We have previouslyand discussed the reasons that some people choose to embrace it. We also briefly touched on the negative side effects of playing the victim.
Being a victim undermines your ability to make any change in your circumstances–it paralyzes you and makes you unable to take action on your own behalf.
When you feel powerless, you might feel like the universe is “out to get you,” and that there’s just nothing you can do to stop it. You might even call yourself a “survivor.”
But I’m here to tell you that “surviving” isn’t living, and living is pretty amazing if you give it a shot.
When you can feel powerful and in control of your own live, you can create personal change that can help you to live the life you really want.
So, how do you overcome the victim mentality?
1. Change your mind.
I know, you’ve heard it all before. But really, the very first step you must take to overcome the victim mentality is to make a choice. You have to simply DECIDE that you are not a victim.
Choose to be in control of your life. Choose to take responsibility for every single element of your life–every person, situation, thing and circumstance, even though it might feel uncomfortable at first.
2. Don’t play the blame game.
One of the reasons folks with the victim mentality often have low self-esteem is that they don’t feel like they’re responsible for their own lives. They blame other people or situations, and this nurtures that victim mentality.
This can negatively affect their relationships, their goals and ambitions and ultimately, the quality of life.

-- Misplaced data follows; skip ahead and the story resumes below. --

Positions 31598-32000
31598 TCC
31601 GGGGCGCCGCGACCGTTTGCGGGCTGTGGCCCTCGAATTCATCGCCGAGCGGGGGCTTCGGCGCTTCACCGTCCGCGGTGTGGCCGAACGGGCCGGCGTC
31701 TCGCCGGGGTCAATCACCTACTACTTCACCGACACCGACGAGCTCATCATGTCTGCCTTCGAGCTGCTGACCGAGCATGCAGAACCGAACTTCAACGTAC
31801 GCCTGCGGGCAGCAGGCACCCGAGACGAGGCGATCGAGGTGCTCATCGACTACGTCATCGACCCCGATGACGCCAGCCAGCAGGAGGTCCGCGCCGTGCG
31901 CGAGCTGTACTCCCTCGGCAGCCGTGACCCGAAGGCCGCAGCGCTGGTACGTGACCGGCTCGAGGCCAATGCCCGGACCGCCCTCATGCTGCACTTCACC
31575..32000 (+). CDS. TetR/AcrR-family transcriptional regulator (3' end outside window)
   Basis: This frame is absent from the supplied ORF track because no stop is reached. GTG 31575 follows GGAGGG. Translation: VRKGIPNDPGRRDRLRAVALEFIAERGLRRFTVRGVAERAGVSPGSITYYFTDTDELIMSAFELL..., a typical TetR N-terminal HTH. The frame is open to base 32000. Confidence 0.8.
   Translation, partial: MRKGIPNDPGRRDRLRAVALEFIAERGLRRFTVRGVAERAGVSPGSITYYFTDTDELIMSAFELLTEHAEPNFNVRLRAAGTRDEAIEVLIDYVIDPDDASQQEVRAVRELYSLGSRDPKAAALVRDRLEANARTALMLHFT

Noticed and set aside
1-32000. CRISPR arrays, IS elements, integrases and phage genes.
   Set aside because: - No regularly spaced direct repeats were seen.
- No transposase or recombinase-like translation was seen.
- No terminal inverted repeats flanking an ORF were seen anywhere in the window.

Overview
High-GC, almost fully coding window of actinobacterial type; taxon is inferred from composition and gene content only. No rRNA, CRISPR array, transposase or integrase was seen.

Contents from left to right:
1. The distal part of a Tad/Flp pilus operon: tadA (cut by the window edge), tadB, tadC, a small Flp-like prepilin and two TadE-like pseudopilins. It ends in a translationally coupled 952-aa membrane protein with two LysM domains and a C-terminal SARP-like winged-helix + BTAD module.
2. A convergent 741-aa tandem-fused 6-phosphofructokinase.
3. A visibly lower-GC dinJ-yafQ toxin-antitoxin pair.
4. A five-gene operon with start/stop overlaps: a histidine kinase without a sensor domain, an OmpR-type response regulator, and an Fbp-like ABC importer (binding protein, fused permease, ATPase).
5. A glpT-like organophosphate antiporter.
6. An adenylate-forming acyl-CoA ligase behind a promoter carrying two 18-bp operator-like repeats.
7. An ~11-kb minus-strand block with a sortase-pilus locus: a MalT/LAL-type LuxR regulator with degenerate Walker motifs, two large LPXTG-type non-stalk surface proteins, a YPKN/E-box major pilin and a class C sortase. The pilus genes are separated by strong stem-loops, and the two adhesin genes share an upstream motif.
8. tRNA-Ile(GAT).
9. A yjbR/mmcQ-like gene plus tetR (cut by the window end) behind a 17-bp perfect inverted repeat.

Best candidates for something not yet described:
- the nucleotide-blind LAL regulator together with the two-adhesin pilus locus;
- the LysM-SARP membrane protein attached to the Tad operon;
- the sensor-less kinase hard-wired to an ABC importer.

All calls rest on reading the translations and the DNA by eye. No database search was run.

Here’s the solution: start acknowledging that you create your reality. Start small, if you need to, by just taking responsibility for every single thing that happens tomorrow.
You’ll notice an immediate difference–rather than relying on someone else to validate you, you can approve of yourself. Rather than requiring the approval of your spouse or parents or friends, you can start building your own strength from within–and before you know it, you will be able to stay positive, no matter what happens around you.
3. Be thankful for what you have.
Oprah Winfrey once said that you’ll never have what you want until you want what you have. I think that she meant that being grateful for the good things in your life will help to bring more good things to you.
So, the next time you’re feeling sorry for yourself, take a look around and find something to be grateful for–and then another thing, and another, and so on.
And once your perspective is brighter (and it will be, if you really do this little exercise), ask yourself what good could come of the situation you’re dealing with.
So, instead of asking yourself “why me?”, ask yourself what opportunity could come from the situation.
4. Let go of the past.
When someone hurts you, it’s human nature to feel like a victim. But the longer you hold on to resentments and anger, the longer you are still drawing more of that into your life.